By taking the two steps described above, the planners may choose either a strategy or a mix of strategies adequate to the amount of the estimated responsibility to be attributed by stakeholders; they should also be adequate to the stakeholders themselves, as they will be subjects of crisis communication. Thus, starting from the three clusters identified in Table 1, Coombs [6] suggests a list of communication strategies which is not exhaustive, their variety depending only on the professionalism and creativity of planners:

* attacking the accuser (the crisis manager confronts either the person or the group claiming that his/ her organization is involved in a crisis situation; the confrontation can go up to the threat to use force against the accuser (lawsuit, for instance);

* denial (the crisis manager affirms, appealing to evidence, that there is no crisis);

* scapegoating (someone outside the organization--either a person or a group--is blamed as responsible for the crisis; the blame must also be based on solid evidence);

* excusing (the crisis manager strives to minimize the organizational responsibility, proving that the organization had no intention to produce damage/harm or had no control over the events that initiated the crisis);

* justification (the crisis manager tries to minimize the perceived damage associated with the crisis event, to show that there has been no severe damages or injuries, to explain that people affected have been treated adequately);

* compensation (the crisis managers offer money or other compensations to the victims). This strategy is required in the cases when the victims are numerous, have severe injuries or/and suffer serious damage. The accidents and injuries occurred in the theatres of operations fit into this typology;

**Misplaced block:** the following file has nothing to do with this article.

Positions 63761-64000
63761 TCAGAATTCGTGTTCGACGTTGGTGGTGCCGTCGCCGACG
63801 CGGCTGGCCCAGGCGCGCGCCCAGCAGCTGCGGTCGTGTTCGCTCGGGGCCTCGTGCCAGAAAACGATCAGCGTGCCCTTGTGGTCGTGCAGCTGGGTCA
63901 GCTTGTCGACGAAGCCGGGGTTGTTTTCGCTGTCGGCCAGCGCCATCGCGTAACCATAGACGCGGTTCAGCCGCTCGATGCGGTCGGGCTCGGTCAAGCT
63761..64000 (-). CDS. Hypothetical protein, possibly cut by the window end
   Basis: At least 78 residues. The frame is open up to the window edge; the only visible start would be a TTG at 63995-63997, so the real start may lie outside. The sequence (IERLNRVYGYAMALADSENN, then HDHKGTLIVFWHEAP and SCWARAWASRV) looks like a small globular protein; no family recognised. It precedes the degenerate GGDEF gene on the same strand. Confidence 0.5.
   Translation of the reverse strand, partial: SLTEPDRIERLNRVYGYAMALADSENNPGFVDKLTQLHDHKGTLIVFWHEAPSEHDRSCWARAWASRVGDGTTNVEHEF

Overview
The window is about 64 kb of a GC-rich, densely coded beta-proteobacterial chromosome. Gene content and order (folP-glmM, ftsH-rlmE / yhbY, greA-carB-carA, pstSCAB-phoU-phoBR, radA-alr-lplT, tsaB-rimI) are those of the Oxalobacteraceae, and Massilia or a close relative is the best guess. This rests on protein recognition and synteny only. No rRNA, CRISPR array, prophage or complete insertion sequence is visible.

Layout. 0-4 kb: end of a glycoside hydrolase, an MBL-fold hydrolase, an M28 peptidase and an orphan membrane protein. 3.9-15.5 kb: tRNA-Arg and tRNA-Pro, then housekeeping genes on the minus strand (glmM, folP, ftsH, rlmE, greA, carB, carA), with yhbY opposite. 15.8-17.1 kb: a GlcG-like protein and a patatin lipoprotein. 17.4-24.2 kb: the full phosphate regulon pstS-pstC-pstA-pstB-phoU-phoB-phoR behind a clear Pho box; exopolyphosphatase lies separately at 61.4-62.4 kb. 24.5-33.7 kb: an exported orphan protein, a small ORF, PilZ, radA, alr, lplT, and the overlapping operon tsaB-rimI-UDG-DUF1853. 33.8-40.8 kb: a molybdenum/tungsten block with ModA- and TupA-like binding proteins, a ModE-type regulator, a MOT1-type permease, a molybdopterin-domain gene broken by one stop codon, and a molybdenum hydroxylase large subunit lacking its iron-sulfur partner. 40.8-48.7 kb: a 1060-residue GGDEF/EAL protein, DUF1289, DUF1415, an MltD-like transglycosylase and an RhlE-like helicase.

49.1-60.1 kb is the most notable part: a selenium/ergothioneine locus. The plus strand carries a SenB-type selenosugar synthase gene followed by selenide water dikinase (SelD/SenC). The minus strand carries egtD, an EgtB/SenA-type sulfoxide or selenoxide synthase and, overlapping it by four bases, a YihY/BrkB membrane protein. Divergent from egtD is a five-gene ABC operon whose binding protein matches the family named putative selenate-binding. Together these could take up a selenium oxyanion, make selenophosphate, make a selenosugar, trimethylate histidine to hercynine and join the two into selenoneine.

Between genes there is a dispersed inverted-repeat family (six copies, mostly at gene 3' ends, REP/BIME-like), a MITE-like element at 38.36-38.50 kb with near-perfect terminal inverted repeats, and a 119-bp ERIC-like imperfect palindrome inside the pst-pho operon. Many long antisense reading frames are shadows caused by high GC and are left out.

* apology (the crisis manager publicly admits the full responsibility of the organization for the crisis situation and asks forgiveness from stakeholders);

* reminding (the crisis manager reminds stakeholders on the past good works of the organization, thus appealing to its positive consistency and distinctiveness);

* ingratiation (the crisis manager praises stakeholders for their behaviors and actions);

* victimage (the crisis manager explains that his/her organization is a victim too).

Planners must also consider the actual way in which these strategies may be applied: they may be delivered either as accounts (justifications) or as apologia (excuses), in accordance with the amount of responsibility attributed by stakeholders to the organization (Table 1).

This brief review of the SCCT allows the conclusion that, from the perspective of crisis planning, this theory permits an effectively prospective approach, oriented more to new opportunities in crisis communication and less to benefits from the previous experiences (either of the organization itself or of others).